An unspectacular show if ever I saw one: a cook slicing up and boiling hog intestines and ''lookin' out'' dandelion greens (going through and making sure they were clean). It was nowhere near finished by the time I got tired of standing around the kitchen. But after hearing two robots discussing Zen in the Japan exhibit, there was something reassuringly real about Mrs. Badget, who muttered that she never really liked chitlins, told with some satisfaction about finding a worm in her mother-in-law's greens, and gave me a delicious hunk of corn bread.

At the other end of the fair is the Family FunFair, which you pay for by buying coupon books. There are those who deride the Knoxville World's Fair as just a big overgrown carnival. That would be fine by this reporter. The anguish of a day among robots in the asphalt gully was magically washed away by a cool, breezy ride (for three 50-cent coupons and a comparatively short wait of 15 minutes) on the 17-story Ferris wheel. The Tennessee River, the wooded hills and cliffs, and the rooftops of the University of Tennessee make a fine view, and my companions, two terrified teen-age boys and a calm Southern grandma, were delightful.

As the lights twinkled on and the crowds sank away 162 feet under my hot, dusty shoes, I realized that the best way to visit the World's Fair would be exactly the way I did it, only backward. Stay away from the east gate at 10 a.m., opening time. Enter through the southwest gate at dusk, take a ride on the Ferris wheel, and then amble in to the fair proper when it is dark and cooler. You can eavesdrop better on Tennessee talk, the lines are shorter, and there is less danger of a riot among those waiting for ice cream sandwiches. See one or two pavilions and wend your way up the hill to the Appalachian exhibit before everything closes at 10. Someone is liable to feed you a hunk of corn bread, play you a tune, or crack you a joke.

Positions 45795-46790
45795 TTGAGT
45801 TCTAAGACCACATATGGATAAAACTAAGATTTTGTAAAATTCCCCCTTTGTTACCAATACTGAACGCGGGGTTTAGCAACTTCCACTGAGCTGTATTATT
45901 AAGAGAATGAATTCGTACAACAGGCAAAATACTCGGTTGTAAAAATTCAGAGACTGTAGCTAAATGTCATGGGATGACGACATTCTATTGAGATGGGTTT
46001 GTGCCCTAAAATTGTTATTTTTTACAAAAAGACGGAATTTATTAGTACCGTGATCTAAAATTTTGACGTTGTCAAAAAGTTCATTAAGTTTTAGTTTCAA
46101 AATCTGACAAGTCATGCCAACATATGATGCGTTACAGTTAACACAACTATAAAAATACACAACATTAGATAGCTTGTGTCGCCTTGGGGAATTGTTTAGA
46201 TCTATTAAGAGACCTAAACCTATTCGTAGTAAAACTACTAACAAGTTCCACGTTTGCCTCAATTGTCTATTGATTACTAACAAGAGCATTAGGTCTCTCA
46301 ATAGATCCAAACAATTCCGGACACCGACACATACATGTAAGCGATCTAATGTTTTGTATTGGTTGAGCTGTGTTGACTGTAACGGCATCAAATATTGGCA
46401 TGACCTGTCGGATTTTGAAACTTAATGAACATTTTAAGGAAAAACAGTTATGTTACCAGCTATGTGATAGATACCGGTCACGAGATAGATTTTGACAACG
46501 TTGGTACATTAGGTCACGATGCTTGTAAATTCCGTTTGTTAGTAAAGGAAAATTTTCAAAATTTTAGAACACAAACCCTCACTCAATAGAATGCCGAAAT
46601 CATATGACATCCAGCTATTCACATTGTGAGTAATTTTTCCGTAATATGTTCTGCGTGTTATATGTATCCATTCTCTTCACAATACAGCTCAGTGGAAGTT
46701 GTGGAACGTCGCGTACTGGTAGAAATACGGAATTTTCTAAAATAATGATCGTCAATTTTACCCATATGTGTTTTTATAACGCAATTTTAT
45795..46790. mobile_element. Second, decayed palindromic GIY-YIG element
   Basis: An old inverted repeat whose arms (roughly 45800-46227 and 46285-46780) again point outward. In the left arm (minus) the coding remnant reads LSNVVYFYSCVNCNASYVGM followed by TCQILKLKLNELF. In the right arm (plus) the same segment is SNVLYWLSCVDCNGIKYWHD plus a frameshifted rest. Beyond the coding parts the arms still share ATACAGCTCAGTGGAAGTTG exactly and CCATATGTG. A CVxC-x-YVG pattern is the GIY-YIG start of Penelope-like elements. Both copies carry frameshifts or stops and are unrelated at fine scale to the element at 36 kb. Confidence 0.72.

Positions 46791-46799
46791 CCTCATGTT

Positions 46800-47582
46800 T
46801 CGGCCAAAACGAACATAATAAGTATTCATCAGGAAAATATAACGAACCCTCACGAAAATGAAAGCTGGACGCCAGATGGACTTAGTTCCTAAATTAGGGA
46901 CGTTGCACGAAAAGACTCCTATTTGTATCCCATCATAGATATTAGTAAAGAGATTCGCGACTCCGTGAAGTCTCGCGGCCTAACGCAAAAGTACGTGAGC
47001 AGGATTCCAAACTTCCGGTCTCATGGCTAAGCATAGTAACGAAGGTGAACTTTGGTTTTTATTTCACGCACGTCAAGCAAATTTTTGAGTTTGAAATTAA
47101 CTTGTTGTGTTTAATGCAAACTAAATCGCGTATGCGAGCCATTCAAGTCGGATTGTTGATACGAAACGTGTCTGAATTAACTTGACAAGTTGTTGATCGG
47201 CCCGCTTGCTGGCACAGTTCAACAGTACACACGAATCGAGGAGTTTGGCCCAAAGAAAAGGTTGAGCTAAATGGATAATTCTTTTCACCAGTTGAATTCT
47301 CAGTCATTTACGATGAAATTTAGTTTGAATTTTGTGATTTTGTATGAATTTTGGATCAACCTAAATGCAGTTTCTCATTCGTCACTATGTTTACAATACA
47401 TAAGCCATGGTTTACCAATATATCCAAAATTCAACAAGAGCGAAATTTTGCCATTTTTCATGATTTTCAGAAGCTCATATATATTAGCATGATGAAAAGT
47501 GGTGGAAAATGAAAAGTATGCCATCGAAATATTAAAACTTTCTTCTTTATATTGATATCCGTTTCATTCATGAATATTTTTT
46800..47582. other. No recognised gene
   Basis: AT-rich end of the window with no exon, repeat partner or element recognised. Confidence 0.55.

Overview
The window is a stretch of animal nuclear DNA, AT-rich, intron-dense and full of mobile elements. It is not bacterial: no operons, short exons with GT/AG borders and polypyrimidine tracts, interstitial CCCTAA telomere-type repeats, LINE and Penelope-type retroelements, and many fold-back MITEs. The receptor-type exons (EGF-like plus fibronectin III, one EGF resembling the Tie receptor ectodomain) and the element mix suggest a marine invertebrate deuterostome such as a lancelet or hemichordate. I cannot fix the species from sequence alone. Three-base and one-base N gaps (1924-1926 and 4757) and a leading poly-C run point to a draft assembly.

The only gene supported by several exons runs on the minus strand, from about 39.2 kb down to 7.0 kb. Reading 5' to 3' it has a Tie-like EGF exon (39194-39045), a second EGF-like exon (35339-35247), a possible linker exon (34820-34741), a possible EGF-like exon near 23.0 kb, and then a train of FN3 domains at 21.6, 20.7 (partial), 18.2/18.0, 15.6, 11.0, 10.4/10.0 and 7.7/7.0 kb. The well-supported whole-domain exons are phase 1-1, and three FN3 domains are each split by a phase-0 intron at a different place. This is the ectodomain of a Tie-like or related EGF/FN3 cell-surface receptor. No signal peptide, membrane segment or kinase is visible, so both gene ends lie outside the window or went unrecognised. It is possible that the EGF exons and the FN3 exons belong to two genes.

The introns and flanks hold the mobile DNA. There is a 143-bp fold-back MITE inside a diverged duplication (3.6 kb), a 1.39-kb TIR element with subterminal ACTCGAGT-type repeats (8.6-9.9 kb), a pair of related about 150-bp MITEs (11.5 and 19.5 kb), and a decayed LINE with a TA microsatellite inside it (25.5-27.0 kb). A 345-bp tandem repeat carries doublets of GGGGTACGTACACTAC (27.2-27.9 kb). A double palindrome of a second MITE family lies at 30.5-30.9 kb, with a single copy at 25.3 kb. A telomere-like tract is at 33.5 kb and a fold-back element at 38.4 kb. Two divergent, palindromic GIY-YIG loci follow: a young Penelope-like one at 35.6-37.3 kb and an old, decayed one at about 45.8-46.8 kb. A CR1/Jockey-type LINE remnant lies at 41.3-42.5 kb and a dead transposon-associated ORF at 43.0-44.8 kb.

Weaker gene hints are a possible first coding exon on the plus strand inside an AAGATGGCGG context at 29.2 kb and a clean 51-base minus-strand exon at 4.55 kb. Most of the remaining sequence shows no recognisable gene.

There are special days and weeks for various participating nations at the fair, during which the crowds will be parted by parades and festivities in the appropriate accents.

The US shines forth on June 28 to July 4, of course; Japan, July 12-18; Peru, July 26-Aug. 1; People's Republic of China, Aug. 2-8; to and many others.

The Folklife exhibit is having its own theme weeks, such as Storytelling Week , June 7-13; Native American Week, Aug. 2-8; Women's Culture Week, Sept. 6-12; Coal Mining Week, Sept. 13-19; Harvest Week, Oct. 11-17; and Family Week, Oct. 18-24.